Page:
Thursday, April 30, 2009
7 News Investigations: Makes No Cents
Every year you shell out big bucks in income taxes to keep the federal government working, but Seven's Dave Kartunen has discovered a huge amount of money the feds are simply ignoring. Our investigation proves it Makes No Cents.
WSVN -- In the past few months, the government has been tossing around mind-boggling numbers: from million to billions to even trillions-- money for bailouts and budgets with taxpayers footing the bill, but we found, while the government is good about collecting your taxes, there's millions and millions of dollars owed to government agencies they haven't bothered to claim.
Bob Taylor, U.S. Dept. of Treasury: "I think it's important because it is money that should come into the coffers here, so it is available to use. Every penny does count."
We found money for the Department of Commerce Justice Defense, Homeland Security, Education, Labor, the FBI and many more. Here in Florida, the state sent us a list of thousands of accounts.
Rick Sweet, Florida Bureau of Unclaimed Property: "We are holding money for federal agencies."
These aren't liens or other forms of red tape, they're cold hard cash the feds could easily claim.
Rick Sweet: "The money is definitely theirs. We would love to return it to them. At whatever point they want to file a claim, we'd love to send it back to them."
In Massachusetts, there's even money for the federal reserve bank, the people responsible for printing money. You'd think they'd keep their accounting straight.
The money comes from uncashed checks, liquidated stocks, dividends, credits on over payments, refunds-- money that seems to be falling through the cracks of the same federal agencies that demand your tax dollars.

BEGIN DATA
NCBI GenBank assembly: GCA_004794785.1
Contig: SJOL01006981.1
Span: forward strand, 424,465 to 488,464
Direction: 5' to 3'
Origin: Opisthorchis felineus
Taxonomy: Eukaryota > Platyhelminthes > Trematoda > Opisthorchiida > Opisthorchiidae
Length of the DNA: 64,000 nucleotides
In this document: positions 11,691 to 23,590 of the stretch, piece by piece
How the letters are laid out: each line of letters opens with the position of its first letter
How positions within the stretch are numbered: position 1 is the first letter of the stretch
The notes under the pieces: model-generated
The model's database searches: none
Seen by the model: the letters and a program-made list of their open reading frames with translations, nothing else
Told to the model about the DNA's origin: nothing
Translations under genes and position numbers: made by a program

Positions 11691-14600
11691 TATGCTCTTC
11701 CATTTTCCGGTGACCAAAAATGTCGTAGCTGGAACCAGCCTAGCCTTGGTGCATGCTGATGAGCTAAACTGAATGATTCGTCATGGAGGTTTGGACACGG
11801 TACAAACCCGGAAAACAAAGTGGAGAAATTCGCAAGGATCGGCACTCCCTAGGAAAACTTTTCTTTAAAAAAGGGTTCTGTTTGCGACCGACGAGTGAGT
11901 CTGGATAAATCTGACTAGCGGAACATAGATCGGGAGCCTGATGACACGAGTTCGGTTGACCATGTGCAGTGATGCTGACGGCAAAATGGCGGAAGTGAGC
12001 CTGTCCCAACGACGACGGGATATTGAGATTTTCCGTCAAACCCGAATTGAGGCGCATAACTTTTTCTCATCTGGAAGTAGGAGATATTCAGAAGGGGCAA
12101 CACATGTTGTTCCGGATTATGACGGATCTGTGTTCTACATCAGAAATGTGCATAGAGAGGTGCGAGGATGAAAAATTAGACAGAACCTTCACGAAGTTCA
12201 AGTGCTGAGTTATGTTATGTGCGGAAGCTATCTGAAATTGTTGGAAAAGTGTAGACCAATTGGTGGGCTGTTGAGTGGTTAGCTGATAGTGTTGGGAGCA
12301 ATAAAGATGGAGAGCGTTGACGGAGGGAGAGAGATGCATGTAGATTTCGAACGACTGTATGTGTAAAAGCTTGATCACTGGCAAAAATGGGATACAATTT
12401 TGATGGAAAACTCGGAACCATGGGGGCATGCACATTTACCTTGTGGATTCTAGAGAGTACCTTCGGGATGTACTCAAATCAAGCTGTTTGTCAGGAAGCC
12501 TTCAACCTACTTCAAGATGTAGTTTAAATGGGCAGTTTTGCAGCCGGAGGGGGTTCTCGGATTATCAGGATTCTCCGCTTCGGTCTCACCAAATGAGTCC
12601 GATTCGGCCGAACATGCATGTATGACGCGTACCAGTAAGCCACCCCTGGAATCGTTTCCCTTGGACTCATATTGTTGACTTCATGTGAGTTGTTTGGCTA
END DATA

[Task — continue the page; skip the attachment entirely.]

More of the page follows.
Tim Cahill, Massachusetts Treasurer: "If they can save a job, if they can improve their operations, especially in tough times, every little bit helps."
The state of Michigan is holding $33,000 for federal agencies, North Carolina $230,000, Texas has $230,000 and, in California, $346,000.
Jacob Roper, California Comptroller's Office: "I think the money should be returned to the federal agency as soon as possible."
And it's not like the agencies don't know the money is there. California sends two letters to every agency.
Jacob Roper: "They would get a letter notifying them that an account had been identified owed to them."
Massachusetts is also reaching out to the feds, but the state treasurer hasn't stimulated a response from the U.S. Treasury since 2003.
Tim Cahill: "Well, government in general is inefficient."
How inefficient? Federal officials admitted they now estimate the forgotten funds total close to $10 million nationwide.
Bob Taylor: "It's kind of stupid to just let it sit there."
And federal regulations say they are supposed to be claiming it.
Bob Taylor: "There's actually still a requirement on the books that individual agencies go after it."
Dave Kartunen: "But all the major federal agencies we talked to tell us they're looking into it. We did, and it Makes No Cents."